In his first major speech since taking office, Education Secretary William J. Bennett called yesterday for America's schools to expand beyond teaching the traditional "three R's" of reading, writing and arithmetic and to embrace what he called "the three C's -- content, character and choice."

Bennett used the occasion, a luncheon address at the National Press Club, to promote some of the Reagan administration's politically sensitive education proposals, including school prayer, education vouchers and tuition tax credits for parents who send their children to private schools.

"Might not voluntary school prayer be an auxiliary to character in some places?" he asked.

Bennett rejected the 1960s idea of value-neutral classroom curricula and called instead for schools in the 1980s to teach "thoughtfulness, fidelity, kindness, honesty, respect for law, standards of right and wrong, diligence, fairness and self-discipline."

In support of vouchers and tax credits -- which face an uncertain fate in Congress this year -- Bennett said the states should be "the laboratories of experimentation."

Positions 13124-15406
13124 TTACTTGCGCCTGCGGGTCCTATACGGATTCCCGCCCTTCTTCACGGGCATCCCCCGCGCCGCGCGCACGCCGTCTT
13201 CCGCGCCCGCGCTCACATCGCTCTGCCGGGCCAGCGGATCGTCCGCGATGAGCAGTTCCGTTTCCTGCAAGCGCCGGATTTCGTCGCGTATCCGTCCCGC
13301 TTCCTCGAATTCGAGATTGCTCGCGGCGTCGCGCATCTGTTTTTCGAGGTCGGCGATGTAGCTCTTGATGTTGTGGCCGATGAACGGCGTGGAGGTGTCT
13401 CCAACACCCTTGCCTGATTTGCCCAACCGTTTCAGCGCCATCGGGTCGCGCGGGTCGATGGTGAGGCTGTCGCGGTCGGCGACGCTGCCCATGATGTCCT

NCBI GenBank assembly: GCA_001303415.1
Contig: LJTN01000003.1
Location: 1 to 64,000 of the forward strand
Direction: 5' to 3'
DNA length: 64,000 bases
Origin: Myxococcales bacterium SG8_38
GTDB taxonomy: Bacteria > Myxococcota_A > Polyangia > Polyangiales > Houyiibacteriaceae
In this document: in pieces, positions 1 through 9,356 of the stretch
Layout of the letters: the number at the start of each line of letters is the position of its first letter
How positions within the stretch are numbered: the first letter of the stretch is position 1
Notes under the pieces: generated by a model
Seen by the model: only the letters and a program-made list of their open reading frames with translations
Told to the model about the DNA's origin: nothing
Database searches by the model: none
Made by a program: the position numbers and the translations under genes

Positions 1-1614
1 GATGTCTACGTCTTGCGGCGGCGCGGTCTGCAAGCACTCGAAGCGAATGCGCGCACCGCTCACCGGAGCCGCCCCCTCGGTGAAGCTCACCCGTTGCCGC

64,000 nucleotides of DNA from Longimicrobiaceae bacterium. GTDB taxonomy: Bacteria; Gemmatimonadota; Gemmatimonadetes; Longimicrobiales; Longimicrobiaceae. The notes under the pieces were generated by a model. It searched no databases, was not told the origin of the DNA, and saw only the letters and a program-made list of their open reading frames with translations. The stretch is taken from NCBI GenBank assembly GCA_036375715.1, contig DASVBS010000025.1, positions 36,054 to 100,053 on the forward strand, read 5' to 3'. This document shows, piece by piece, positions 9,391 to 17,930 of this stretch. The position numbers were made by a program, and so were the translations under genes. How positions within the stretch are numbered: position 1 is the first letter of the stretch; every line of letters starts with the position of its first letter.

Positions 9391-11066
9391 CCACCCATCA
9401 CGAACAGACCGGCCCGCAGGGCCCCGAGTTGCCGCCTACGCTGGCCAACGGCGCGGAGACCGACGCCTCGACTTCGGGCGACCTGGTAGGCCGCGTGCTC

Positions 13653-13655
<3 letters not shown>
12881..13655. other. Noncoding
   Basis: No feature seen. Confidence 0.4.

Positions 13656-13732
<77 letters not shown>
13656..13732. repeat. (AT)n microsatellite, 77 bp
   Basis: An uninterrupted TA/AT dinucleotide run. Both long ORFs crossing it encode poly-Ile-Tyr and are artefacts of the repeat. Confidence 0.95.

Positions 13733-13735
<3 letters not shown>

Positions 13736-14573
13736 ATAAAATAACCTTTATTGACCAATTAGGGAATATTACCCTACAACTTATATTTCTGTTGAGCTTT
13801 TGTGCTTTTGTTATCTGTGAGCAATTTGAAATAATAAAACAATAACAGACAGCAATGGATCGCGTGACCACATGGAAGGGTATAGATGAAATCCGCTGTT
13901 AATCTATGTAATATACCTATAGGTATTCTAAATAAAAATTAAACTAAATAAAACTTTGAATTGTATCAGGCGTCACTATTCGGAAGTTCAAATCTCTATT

He cited Minnesota's tuition tax deduction and an unusual proposal by Gov. Rudy G. Perpich in that state to provide high school juniors and seniors with vouchers to attend the public schools of their choice, regardless of jurisdiction.

But proposals for tuition tax credits and vouchers have not been as popular in another state, Louisiana, where on Saturday an Education Department official withdrew as a conference keynoter rather than "self-censor" his speech supporting those two controversial concepts.

John D. Klenk, director of planning and evaluation in the department, was asked not to talk about vouchers and tuition tax credits by organizers of a conference on parental involvement in schools.

Bennett in a statement yesterday said he was "indignant and dismayed" by that action.

In yesterday's speech, Bennett called for a return to a traditional content. Bennett cited such American classics as Huckleberry Finn and Treasure Island as the kind of book students should be reading.

"They should know where the Amazon flows, and what the First Amendment means," he said.

"They should know about the Donner party and slavery, and Shylock and Hercules and Abigail Adams, where Ethiopia is, and why there is a Berlin Wall," he said.

Department officials billed yesterday's speech as the launching of the administration's education agenda for the next four years.

But the agenda was a limited one, short on specific proposals and appearing cognizant of the political reality that state capitals -- not the federal Education Department -- are the primary arenas for most changes in education.